Travelling around within the park independently is very easy, as all main roads in the park are tarred and the gravel roads are maintained very well. Only the special 4×4 trails, which need advance booking anyway, cannot be negotiated by a normal vehicle. In the rainy season (October – April), the gravel roads can be in a bad condition with mud and potholes and the like, and a rigid vehicle is very useful. Sometimes these roads are simply closed for the day (or longer).

Fuel is available (cash only!) in all main camps. For this trip, I used a regular sedan, which worked out fine. Although at times I wished for more clearance to make spotting easier, the lower shooting angle of a sedan makes smooth backgrounds easier to achieve than from the higher vantage point of a 4×4.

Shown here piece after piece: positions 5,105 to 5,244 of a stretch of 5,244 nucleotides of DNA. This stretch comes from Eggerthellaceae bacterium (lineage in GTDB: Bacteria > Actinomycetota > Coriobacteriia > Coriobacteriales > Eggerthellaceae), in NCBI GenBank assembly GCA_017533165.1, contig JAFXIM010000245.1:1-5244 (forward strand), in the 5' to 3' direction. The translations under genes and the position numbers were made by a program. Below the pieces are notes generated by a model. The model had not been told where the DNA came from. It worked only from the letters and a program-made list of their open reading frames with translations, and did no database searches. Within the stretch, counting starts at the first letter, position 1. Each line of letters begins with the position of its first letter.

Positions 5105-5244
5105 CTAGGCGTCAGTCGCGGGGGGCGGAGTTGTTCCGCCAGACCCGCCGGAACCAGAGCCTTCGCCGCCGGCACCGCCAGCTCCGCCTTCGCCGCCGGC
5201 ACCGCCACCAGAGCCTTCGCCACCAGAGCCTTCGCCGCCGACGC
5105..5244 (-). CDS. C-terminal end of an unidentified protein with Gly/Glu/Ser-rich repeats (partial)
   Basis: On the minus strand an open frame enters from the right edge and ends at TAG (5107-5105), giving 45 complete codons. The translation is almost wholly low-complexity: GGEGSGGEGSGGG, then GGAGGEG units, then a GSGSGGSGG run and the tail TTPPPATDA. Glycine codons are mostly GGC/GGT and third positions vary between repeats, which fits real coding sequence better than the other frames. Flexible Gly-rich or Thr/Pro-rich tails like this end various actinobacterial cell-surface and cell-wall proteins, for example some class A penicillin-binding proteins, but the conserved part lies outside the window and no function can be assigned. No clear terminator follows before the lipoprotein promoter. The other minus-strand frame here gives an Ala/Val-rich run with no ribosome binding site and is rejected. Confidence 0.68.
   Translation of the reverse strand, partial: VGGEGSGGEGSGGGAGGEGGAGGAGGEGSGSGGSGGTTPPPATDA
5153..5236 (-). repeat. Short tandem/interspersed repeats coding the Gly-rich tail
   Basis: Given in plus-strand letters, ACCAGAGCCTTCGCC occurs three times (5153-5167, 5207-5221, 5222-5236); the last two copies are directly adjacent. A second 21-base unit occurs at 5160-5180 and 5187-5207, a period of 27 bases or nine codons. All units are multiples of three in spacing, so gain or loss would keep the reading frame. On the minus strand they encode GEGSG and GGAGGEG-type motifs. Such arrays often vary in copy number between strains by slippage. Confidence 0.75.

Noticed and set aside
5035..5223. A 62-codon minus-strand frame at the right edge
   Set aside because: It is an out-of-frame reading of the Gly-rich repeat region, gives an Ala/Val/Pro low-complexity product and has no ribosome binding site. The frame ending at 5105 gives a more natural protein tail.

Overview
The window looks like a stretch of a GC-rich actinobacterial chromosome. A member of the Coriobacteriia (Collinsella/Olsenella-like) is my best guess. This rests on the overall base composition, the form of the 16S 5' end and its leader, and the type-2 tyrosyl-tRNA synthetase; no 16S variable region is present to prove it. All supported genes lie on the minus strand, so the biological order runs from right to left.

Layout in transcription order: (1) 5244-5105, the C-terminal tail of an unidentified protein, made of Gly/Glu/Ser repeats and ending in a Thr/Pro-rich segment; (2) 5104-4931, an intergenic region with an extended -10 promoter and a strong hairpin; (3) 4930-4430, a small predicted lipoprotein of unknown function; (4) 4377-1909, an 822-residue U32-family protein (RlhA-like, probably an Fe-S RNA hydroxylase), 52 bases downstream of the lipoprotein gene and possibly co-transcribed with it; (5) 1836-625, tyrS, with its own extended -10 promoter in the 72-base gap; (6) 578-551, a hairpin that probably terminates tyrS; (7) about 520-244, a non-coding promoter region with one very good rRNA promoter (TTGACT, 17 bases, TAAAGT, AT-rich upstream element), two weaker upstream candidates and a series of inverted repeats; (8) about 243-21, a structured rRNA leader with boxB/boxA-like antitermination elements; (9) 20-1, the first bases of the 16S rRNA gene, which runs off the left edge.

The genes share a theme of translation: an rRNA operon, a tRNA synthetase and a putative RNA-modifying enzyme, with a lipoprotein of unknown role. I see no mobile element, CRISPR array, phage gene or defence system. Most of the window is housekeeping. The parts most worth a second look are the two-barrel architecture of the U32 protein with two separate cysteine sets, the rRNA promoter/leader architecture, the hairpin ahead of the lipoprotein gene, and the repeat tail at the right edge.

Accommodation and Facilities

The park is host to enormous numbers of visitors all year round, either day visitors or overnight guests who stay the nights in one of Kruger’s many main camps, satellite camps, bushveld camps or private (luxury) lodges. Accommodation types in the government run main camps and satellite camps (which are all fenced) vary from family bungalows to camping areas. I chose the most basic types of permanent accommodation. Even these simple safari tents and huts offer the visitor a fridge and air-conditioning, but cost very little at 15-25 euros/night.